As the keynote speaker this year at the South by Southwest music festival in Autstin, Tx, Springsteen said, “Remember, it wasn’t just the way Elvis looked; it was the way he moved that made people crazy, pissed off, driven to screaming ecstasy and profane revulsion. That was television. When they made an attempt to censor him from the waist down, it was because of what you could see happening in his pants. Elvis was the first modern 20th-century man, the precursor of the sexual revolution, of the Civil Rights revolution, drawn from the same Memphis as Martin Luther King, creating fundamental outsider art that would be embraced by a mainstream popular culture.
Television and Elvis gave us full access to a new language; a new form of communication; a new way of being; a new way of looking; a new way of thinking about sex, about race, about identity, about life; a new way of being an American, a human being and a new way of hearing music. Once Elvis came across the airwaves, once he was heard and seen in action, you could not put the genie back in the bottle. After that moment, there was yesterday, and there was today, and there was a red-hot, rockabilly forging of a new tomorrow before your very eyes.”
No one knows for sure exactly when, but sometime during the Nixon administration, Elvis lost the fire to give it his best effort and became lost in a fog of “nothing running through his veins”, loneliness and depression. In 1976, Elvis told his recording producer Felton Jarvis, “I’m so tired of being Elvis Presley.” But the never ending carnival of constant touring, playing extended stands at Las Vegas and Lake Tahoe, and recording low rent songs like Three Corn Patches and a self-parody, self-referential Raised on Rock, was the only way he knew to keep himself and those around him afloat financially. On August 16th, 1977, Springsteen’s first and most powerful rock inspirations, broke that promise in the most ultimate and final way. Elvis dreamed and sang about the ‘Impossible Dream’, but once he obtained it, or at least his own idea of the American Dream, he didn’t know what to do with it other than to give some of it away to friends, family and strangers in the forms of cars, houses and jewelry, or by renting out the local amusement park at night.The greatest lesson Springsteen learned from his idol was that “it’s easy to let the best of yourself slip away and dreams don’t mean nothin’ unless you’re strong enough to fight for them.”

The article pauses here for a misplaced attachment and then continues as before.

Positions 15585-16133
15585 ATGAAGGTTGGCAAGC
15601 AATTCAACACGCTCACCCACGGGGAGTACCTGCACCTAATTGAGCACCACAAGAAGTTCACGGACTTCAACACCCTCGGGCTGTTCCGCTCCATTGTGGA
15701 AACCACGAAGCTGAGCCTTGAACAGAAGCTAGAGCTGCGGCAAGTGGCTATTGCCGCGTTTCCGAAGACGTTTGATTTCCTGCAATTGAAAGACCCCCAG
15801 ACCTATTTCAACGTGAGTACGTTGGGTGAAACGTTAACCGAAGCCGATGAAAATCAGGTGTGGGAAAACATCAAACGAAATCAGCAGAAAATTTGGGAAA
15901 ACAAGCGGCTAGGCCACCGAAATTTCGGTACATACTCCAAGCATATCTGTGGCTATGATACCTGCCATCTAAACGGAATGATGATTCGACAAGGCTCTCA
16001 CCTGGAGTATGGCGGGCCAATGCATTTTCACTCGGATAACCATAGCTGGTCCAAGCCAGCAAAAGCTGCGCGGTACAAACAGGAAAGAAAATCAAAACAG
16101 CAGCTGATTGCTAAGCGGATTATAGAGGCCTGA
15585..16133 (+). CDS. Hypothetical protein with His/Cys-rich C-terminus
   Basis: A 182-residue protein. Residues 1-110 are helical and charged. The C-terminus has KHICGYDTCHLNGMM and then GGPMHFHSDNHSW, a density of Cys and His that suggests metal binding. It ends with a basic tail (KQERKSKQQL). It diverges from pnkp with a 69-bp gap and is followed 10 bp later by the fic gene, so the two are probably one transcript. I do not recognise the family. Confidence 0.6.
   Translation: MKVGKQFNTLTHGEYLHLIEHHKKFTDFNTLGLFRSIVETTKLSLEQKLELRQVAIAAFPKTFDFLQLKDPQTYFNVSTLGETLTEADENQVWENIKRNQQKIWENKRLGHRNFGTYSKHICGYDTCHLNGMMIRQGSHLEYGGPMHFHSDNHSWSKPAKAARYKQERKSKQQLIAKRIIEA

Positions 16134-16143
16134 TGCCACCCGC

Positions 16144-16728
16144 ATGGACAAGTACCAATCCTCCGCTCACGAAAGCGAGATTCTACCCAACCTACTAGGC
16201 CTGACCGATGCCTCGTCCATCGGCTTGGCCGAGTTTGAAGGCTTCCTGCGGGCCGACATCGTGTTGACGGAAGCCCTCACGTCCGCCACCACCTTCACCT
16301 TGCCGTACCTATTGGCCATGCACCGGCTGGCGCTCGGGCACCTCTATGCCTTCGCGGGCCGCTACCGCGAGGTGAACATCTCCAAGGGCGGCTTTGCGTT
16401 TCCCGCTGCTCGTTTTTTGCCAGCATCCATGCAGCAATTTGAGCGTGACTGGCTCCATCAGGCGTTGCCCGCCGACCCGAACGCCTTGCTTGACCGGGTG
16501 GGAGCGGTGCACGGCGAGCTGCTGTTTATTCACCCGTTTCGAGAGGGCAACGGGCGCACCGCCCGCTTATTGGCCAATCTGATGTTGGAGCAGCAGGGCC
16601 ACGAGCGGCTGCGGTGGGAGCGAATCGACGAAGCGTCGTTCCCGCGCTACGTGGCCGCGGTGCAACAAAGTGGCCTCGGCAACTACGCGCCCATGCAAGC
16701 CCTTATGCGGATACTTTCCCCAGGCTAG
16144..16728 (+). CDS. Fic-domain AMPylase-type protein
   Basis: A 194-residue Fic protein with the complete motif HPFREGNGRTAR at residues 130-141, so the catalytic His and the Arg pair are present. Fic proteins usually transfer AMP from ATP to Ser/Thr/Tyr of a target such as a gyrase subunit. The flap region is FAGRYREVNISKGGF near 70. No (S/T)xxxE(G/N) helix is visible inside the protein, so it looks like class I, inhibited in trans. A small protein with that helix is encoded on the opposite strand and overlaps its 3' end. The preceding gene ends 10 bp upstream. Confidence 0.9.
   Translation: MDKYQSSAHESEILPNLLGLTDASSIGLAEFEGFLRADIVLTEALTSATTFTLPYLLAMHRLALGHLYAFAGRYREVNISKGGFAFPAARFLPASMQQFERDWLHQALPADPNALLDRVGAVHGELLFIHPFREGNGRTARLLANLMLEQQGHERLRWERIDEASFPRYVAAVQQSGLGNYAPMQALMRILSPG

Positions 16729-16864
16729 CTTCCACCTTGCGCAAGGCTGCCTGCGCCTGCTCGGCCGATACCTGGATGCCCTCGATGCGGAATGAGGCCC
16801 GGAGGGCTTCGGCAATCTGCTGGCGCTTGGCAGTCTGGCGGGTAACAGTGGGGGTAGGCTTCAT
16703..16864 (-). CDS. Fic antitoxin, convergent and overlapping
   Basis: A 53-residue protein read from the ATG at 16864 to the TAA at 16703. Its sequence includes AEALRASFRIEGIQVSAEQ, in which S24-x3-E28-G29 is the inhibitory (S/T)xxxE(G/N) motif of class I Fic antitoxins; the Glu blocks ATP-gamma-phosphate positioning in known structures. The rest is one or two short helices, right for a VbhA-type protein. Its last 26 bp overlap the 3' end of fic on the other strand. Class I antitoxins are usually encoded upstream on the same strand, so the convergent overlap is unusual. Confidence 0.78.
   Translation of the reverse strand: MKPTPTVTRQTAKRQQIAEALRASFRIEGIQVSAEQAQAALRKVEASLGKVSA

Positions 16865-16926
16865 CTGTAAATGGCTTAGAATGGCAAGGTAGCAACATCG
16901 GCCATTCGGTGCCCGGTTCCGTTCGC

If you listen to the Born To Run album and many of the songs on The Promise, they play as love letters to the nostalgia of musical influences of Springsteen’s childhood and early days of playing swim clubs and Jersey shore bars. Listen to these songs, and you can hear the influence of Duane Eddy’s guitar on Save My Love, Roy Orbison’s It’s Over drum beat on Breakaway, Buddy Holly drum beat and rhythm guitar on Outside Looking In, and Beach Boy and The Crystals background harmonies on many songs. After Elvis died, the past was over and dark times were here in America and “calling out around the world” and Darkness was a refutation of those earlier sounds.
“When Elvis died, the event was a kind of explosion that went off silently in minds and hearts; out of that explosion came many fragments, edging slowly into the light and taking shape, changing shape again and again as the years went by,” wrote Greil Marcus in Dead Elvis. Springsteen, in many ways, both consciously and unconsciously, proved Marcus’ theorem true in the work he completed at the time of Darkness recording sessions which begat both Darkness on the Edge of Town and The Promise. 35 years later, if you listen hard enough to the music and the lyrics within that work, you can clearly hear the influence of Elvis Presley’s music and Presley’s death everywhere.
Rock and Roll as The Promise: “Two things happened during Darkness: the punk explosion and Elvis died. It was the beginning and ending and a fascinating moment. Everything shifted at that moment.” Bruce Springsteen, 2010 E Street Radio interview with fans